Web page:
Club Entourage still looks like it did a year ago in Selma except there is no crime tape outside. The shootings started outside the front door, not inside.
"We have a constitutional right to start over," said owner Clyde Richardson.
Therein lies Richardson's argument to the city to reopen.
"We will have security cameras in place and record every foot that moves inside and outside," Richardson promised.
Last June two suspects stood at the doorway and opened fire. The suspects had initially been thrown out. A club security guard returned fire, killing one suspect and injuring the other man.
"Patrons got out of order, security did their job," said Richardson.
The city ended up revoking the club's business license after police were called more than 70 times during a two and a half year period before last summer's shootings. Mayor George Evans said at the time he was fed up.
"I am disappointed in it and I don't like it," Evans said the morning after the incident.
Clyde Richardson feels he's been unfairly convicted by the city but that aside he feels he's paid his debt to society and deserves another chance.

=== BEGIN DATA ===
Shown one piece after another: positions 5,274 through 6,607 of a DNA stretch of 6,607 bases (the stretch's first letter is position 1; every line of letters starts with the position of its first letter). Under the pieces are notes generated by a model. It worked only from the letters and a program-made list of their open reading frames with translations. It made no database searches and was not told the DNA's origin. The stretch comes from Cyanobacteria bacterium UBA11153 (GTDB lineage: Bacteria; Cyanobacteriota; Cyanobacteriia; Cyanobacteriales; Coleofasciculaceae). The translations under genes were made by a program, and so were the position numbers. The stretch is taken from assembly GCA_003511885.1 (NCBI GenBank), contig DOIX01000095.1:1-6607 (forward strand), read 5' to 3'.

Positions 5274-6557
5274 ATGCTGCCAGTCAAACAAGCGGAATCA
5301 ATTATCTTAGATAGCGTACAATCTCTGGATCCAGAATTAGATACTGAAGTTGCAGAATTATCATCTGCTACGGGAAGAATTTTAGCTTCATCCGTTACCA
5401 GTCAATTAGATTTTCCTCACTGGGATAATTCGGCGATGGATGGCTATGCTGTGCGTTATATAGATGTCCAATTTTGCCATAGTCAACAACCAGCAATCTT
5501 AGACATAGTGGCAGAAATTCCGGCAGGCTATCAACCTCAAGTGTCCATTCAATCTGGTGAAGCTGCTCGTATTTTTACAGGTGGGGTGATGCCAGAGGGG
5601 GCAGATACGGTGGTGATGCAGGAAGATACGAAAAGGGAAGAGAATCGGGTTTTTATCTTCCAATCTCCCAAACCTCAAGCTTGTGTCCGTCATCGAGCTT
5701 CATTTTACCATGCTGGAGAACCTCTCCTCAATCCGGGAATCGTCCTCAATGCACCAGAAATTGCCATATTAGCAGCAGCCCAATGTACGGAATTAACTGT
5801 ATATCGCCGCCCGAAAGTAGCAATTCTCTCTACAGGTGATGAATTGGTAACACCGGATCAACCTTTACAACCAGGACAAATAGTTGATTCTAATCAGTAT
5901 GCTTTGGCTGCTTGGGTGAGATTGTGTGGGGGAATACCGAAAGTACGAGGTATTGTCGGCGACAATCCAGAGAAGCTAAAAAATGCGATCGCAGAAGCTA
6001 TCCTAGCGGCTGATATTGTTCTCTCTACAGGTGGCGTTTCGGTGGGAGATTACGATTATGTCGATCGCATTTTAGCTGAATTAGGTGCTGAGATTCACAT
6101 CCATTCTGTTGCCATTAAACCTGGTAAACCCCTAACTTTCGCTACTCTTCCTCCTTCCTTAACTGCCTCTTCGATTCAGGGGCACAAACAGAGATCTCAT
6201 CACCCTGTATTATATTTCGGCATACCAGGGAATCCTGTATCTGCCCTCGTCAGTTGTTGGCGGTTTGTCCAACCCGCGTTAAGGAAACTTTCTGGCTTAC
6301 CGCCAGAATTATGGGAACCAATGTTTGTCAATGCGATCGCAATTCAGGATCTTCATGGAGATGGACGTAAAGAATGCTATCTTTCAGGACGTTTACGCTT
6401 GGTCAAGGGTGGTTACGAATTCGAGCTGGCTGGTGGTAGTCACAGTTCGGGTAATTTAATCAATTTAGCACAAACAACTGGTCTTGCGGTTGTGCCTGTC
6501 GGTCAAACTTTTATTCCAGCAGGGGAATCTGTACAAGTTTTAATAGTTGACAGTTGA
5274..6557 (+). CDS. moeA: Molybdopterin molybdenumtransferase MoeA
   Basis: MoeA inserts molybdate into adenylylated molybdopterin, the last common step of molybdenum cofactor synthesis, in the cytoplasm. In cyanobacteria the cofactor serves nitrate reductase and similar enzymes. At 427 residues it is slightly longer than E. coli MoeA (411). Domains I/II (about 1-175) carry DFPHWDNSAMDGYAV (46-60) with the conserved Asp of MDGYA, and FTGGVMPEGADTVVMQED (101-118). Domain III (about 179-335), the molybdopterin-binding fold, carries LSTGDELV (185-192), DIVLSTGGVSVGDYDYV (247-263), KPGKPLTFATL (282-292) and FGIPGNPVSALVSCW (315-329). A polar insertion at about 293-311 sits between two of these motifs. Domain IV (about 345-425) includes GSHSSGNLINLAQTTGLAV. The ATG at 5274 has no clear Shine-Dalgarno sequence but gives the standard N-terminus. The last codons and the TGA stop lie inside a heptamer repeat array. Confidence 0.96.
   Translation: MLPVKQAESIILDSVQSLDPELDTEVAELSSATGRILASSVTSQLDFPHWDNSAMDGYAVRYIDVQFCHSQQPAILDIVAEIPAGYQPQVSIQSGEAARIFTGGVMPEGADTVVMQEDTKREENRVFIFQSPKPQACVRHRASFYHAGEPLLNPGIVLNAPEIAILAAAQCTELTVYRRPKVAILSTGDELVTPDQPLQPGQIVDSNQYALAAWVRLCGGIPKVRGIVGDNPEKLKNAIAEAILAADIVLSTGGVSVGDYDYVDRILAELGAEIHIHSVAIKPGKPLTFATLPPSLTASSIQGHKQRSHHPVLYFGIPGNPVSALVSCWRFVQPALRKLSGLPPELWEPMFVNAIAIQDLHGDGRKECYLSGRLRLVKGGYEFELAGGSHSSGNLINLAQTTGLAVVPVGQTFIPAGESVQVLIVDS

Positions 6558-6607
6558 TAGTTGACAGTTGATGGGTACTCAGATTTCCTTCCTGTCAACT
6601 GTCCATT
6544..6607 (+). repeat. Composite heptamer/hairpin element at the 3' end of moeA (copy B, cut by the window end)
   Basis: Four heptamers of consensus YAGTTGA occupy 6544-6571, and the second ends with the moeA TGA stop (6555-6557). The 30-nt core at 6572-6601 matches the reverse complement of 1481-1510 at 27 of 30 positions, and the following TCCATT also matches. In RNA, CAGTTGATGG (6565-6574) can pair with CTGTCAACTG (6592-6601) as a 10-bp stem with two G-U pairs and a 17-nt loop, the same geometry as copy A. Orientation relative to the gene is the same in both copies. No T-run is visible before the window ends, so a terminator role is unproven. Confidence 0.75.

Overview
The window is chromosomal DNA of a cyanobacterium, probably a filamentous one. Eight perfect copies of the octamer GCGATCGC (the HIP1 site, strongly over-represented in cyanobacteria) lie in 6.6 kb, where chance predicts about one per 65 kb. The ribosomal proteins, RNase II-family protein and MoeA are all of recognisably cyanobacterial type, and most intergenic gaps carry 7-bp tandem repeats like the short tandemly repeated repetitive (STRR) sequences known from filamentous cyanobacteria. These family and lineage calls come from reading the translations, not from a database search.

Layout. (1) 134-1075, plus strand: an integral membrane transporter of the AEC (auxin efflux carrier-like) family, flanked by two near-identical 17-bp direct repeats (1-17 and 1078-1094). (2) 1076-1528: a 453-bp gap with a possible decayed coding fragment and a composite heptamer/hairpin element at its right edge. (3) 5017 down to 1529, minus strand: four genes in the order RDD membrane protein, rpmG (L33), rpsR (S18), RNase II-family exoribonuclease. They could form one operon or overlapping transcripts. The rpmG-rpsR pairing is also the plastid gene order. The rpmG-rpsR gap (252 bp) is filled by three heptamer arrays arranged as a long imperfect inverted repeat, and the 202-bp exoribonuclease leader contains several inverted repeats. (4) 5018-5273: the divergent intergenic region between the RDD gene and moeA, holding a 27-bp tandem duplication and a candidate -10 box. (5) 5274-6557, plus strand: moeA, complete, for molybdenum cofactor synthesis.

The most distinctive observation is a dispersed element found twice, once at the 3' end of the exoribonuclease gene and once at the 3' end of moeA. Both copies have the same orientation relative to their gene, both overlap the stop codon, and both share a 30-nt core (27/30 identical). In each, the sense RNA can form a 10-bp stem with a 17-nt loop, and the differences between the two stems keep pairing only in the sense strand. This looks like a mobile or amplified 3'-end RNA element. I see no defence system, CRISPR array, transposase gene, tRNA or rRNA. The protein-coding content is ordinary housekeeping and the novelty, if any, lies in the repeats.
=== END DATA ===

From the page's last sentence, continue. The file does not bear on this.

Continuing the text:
Richardson is not alone. Ray Martin runs a barber shop across the street.
"It could happen anywhere including a barber shop. If it happens on the sidewalk out front it that a reflection on me?" said Martin.
Richardson tells WSFA 12 News the city inspected his business more than a week ago but doesn't know whether he passed. Today, the mayor was said to be in meetings all day. Selma Police Chief William Riley declined to offer any thoughts either way calling the matter a 'city council issue.' The city attorney was unavailable for a comment.
"Patience is a virtue. I have more time than money," said Richardson.
Clyde Richardson is still counting down to what he hopes will be a reopening of Club Entourage. The one-year shutdown, he says, has cost him '6 figures and counting.'
Copyright 2013 WSFA 12 News. All rights reserved.
1720 Valley View Drive